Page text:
McNeese State head football coach Matt Viator. (Associated Press)
Last Modified: Monday, November 04, 2013 8:46 PM
The good news, if one prefers to view events through such a lens, is that McNeese State has experience with this type of thing.
That would be the art of bouncing back from a particularly disastrous loss, which the Cowboys did with flair with a 59-28 dispatching of Central Arkansas one week after a 41-6 loss at Northern Iowa.
“It was about the same speech,” said McNeese coach Matt Viator. “You’ve got to put it behind you. With kids like ours that really want to win, you have to slow them down rather than speed them up. They’re chomping at the bit but you have to say ‘Hey, we’re not going to win this on Sunday. It’s a day-by-day process. Get back on routine and let’s try to build this thing up for Saturday.’”
It’ll be deja vu this week as No. 11 McNeese (7-2, 3-1 Southland) tries to shake off the after-effects of Saturday’s 41-7 thumping to Southeastern Louisiana with another road trip to face a high-powered offense in purple.
“I started in the dressing room Saturday night. I probably talked to every kid on their way out,” Viator said. “Shook their hand, ‘keep your chin up,’ so to speak.”
This time it will be Stephen F. Austin (3-6, 1-3), which is averaging almost 600 yards per game.
To keep pace with the Lumberjacks, it will be in McNeese’s best interests to get off to a strong start.
The inability to score on the opening possession despite averaging 39.6 points per game has remained the great mystery of this team. The Cowboys have only put points on the board on their opening drive once in the last six games.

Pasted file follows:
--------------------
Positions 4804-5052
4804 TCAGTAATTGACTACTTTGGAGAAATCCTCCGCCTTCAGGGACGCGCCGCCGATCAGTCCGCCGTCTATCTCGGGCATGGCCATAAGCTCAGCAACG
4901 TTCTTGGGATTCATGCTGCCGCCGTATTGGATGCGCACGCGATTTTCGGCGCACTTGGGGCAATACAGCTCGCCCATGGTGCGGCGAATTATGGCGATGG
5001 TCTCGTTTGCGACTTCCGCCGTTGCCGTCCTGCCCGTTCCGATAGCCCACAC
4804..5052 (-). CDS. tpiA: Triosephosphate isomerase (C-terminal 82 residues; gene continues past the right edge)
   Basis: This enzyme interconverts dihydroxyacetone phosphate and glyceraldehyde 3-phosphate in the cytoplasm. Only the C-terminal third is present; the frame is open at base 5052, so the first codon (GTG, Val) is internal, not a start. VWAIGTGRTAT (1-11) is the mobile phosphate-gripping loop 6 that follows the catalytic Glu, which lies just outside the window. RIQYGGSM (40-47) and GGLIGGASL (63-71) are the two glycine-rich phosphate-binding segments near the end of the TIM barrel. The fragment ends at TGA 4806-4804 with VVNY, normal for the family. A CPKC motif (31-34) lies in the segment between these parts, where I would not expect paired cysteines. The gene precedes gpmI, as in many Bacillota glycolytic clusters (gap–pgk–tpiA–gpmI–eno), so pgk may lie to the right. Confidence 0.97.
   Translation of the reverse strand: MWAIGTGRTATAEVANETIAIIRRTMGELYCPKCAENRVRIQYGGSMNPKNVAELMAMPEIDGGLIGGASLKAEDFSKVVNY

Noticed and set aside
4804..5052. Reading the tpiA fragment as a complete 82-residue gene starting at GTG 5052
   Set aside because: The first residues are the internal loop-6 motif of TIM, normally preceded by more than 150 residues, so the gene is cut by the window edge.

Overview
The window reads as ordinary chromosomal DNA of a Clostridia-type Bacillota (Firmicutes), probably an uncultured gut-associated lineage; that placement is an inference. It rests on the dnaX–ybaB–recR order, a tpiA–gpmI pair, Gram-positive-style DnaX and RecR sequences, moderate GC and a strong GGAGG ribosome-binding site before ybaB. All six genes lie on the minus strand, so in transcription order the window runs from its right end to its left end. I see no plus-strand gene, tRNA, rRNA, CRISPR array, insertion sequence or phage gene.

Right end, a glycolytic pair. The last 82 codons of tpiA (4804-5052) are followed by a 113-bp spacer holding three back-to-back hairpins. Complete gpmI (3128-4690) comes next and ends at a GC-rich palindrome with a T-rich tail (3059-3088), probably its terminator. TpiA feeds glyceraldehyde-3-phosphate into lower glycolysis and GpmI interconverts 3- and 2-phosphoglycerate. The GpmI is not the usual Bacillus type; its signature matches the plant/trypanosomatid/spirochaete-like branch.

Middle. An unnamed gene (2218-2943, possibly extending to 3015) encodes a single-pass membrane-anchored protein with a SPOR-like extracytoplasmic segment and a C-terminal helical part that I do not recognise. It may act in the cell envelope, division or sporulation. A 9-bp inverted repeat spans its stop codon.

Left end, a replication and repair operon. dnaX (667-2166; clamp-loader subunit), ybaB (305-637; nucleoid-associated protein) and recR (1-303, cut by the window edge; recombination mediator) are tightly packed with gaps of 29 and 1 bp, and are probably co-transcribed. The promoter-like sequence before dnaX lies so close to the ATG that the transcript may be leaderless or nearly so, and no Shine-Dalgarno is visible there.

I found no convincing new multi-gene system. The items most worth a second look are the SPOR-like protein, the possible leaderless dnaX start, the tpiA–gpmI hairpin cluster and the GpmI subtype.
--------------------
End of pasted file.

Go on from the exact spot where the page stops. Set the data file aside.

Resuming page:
“I really don’t have an answer for that,” Viator said. “To be honest, it is kind of frustrating. The same team that’s 450-600 yards for seven games has 7 points for two games.”
Against SLU, that was far from the only thing to go awry.
The offense never had much of a chance on any drive other than the one it scored on because of abysmal performance on first and second downs. The Cowboys faced situations of second-and-10 or longer six times, and third-and-9 or longer nine times. The telling thing about that stat is it means McNeese went backwards on three more manageable second downs.
“You’re not going to win like that,” VIator said. “I think the NFL average is 20 percent on third-and-10 or more. That’s a tough position to get in and a tough position to put your quarterback in. When you get to second and third-and-long they can start putting in dime packages, and that’s what they did.”
The Cowboys finished the game 3 of 14 on third-down conversions.
Saturday also marked the first time McNeese has lost the turnover battle since — you guessed it — the Northern Iowa loss. McNeese had three giveaways to one takeaway.
That figure will be most relevant this week.
SFA has a league-high 25 giveaways, but its defense has created a league-high 20 turnovers. Despite six turnovers, the Lumberjacks stayed close before falling 56-49 to Sam Houston State.
“When they’re clean, they’re very tough to beat,” Viator said. “How did they beat (No. 4) Montana State? They took care of the football and their penalties were down.”